"I didn't even know about that until today," Cook said. "I'm not much of a Twitter guy. That last time I probably tweeted was a month ago, so it isn't something I follow. When I heard the guys saying he was blaming God, at first I thought they were joking. I don't know what would even make that come to your mind."
Shiancoe, who has been at the center of Twitter controversies of his own, said any problems he has had that are due to ill-advised tweets pale in comparison to Johnson's venomous outburst.
"You don't blame God," Shiancoe. "I just thought, ‘Are you crazy? You don't blame God for things like that.' At the same time, you have to let him handle his business. It's a strange situation."
Punter Chris Kluwe, a big Twitter fan that made a splash by mocking the league's amateurish video of describing what helmet-to-helmet hits would be punishable by fines or suspensions, found humor in the situation, saying that maybe Johnson had a point, but would he do such a thing? Maybe, but God would truly have to have a divine hand in that happening.
"Me personally? No, not a chance," Kluwe said. "Unless a lightning bolt descended from the heavens and blew the ball up while I was kicking it, I probably would leave God out of it."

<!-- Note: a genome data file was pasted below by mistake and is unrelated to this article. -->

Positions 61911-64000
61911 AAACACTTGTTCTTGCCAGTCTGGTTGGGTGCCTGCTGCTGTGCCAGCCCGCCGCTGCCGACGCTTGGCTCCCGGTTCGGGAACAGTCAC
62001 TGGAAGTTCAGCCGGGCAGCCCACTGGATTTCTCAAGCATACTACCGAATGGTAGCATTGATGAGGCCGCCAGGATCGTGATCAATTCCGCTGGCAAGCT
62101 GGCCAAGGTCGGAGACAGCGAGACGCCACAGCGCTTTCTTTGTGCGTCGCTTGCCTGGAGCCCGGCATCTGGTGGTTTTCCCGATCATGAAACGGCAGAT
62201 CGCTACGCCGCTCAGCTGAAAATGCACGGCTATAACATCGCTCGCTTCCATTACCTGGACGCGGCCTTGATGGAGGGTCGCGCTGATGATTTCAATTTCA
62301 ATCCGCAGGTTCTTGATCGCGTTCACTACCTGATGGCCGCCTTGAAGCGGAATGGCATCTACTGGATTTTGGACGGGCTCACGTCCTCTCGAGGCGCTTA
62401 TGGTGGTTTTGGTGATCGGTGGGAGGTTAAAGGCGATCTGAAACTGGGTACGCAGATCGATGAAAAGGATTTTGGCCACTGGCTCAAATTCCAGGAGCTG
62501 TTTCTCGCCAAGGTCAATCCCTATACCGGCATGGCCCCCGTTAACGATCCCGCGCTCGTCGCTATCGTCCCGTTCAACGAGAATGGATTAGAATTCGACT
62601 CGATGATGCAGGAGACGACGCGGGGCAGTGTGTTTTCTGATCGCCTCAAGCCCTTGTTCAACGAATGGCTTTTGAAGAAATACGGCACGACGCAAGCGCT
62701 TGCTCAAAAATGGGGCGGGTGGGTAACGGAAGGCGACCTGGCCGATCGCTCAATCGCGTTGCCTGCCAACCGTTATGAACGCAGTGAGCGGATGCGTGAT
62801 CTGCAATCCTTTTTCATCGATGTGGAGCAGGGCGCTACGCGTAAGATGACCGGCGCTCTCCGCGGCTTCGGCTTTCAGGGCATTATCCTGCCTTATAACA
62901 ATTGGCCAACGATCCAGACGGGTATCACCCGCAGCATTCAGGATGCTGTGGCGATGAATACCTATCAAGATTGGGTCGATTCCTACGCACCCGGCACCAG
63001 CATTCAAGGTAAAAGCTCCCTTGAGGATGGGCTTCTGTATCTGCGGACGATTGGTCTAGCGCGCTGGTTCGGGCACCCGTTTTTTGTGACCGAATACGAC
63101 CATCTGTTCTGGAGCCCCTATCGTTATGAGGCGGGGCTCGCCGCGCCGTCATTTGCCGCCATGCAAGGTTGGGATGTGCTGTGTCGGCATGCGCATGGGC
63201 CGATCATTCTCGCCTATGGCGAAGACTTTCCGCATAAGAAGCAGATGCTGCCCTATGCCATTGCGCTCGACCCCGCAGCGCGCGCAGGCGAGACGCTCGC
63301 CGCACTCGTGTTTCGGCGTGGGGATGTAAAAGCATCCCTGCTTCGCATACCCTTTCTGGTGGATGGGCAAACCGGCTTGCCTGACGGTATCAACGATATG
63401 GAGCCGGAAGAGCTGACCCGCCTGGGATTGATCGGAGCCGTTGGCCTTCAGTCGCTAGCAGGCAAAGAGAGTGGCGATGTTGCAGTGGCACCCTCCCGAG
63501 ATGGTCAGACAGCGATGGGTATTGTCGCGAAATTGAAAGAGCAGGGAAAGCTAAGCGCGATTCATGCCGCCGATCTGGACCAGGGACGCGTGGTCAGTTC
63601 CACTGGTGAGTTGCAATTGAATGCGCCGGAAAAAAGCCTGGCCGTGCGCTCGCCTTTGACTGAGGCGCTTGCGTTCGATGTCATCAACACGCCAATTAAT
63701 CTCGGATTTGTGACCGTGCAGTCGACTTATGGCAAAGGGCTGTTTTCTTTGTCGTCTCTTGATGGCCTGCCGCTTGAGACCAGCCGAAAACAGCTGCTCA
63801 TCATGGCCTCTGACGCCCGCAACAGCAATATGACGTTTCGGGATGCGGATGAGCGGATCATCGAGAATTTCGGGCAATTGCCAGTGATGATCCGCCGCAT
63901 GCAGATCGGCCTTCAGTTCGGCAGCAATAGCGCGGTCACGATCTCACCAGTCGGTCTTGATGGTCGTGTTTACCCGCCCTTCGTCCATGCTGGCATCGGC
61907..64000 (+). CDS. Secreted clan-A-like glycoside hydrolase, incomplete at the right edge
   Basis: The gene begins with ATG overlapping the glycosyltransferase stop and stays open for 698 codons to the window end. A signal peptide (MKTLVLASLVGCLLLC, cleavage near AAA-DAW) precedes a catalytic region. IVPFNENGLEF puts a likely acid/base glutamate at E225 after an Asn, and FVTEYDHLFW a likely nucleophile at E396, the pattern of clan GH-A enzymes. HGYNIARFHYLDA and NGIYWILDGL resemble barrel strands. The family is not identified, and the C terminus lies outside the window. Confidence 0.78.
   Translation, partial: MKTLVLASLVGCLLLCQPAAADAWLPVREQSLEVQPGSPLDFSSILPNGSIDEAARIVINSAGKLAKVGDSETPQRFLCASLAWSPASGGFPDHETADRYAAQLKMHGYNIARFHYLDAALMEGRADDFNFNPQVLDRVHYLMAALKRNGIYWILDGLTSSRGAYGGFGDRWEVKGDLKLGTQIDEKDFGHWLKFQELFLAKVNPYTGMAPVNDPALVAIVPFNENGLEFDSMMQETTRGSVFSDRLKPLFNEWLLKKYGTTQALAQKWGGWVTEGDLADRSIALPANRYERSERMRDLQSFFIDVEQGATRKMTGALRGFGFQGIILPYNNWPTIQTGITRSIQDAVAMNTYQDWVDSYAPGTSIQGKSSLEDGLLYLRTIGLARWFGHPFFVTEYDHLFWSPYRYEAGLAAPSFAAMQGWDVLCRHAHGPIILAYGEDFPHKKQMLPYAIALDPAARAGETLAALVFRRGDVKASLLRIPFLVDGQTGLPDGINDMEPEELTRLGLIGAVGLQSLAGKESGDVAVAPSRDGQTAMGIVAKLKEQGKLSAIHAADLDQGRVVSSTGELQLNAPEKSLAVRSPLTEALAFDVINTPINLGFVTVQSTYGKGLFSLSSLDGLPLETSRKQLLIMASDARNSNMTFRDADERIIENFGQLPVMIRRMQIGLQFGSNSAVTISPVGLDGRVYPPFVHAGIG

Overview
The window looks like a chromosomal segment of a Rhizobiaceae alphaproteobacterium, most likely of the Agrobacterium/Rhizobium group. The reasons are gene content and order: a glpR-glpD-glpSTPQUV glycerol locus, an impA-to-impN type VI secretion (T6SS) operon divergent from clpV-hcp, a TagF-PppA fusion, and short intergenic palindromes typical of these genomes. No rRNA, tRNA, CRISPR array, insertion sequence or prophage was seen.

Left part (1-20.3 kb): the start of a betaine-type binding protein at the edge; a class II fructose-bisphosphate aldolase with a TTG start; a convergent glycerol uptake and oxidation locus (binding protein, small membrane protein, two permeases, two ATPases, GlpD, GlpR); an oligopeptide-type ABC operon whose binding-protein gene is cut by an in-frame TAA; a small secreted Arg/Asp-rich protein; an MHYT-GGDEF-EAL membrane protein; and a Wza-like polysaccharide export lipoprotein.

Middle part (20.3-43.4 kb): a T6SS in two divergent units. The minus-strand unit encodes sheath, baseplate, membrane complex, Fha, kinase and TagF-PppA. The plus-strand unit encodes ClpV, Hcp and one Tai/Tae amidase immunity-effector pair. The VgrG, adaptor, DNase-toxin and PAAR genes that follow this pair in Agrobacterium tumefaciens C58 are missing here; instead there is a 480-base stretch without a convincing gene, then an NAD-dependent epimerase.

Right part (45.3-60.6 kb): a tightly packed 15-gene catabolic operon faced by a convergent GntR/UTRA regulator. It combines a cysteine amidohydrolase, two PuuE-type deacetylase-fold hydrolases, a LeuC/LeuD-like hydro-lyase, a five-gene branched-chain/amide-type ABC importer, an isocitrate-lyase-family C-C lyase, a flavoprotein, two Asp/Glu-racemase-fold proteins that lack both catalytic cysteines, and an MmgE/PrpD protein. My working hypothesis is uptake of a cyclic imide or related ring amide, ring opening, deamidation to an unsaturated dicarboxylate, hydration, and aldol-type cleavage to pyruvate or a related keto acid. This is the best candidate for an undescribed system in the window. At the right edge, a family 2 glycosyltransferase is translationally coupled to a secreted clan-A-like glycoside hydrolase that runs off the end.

Greg Camarillo shared the sentiment, saying that he's dropped his share of passes and gets angry at himself (not God), but said that situations like that – where someone tweets before they think an emotional situation through is why he has avoided Twitter like the plague.
"I'm not a Tweeter, a Twitter or one who tweets," Camarillo said. "That's not my gig. Everybody drops a pass, man. Obviously, as a receiver, it sucks. But you should blame yourself. I understand his frustration but it wasn't the best way to address it."
Johnson has enjoyed a breakout season, even though it comes in the relative obscurity of Buffalo. However, now he has become a bigger name, not because of his ability, but because of his blasphemous tweet. In a 24-hour NFL media world, his drop made headlines. His tweet just compounded the problem.
"I think it's a tough, tough business where every mistake you make is on national TV and rerun 100 times an hour," kicker Ryan Longwell said. "I'm sure he was just venting on what he was thinking. Unfortunately, in this Twitter age – which is why I don't do it – you put your thoughts out there. He was honest with what he was feeling, but then people had a second reason to look at the drop. It just seemed to make a bad situation worse."
Within a couple of weeks, the Twitter episode with Johnson will fade into the closet of sports stories that are big news one day and be all but forgotten. But, for a player who should be recognized for his athletic gifts and strong season, he is instead being noticed for all the wrong reasons.
In the end, Johnson has apologized and seen the error of his ways. He has learned not to call out God because he dropped a pass – which begs the question, "Do you suppose Troy Williamson has a Twitter account?"
John Holler has been writing about the Vikings for more than a decade for Viking Update. Follow Viking Update on Twitter and discuss this story on our subscriber message board.
Vikings react to blasphemous tweet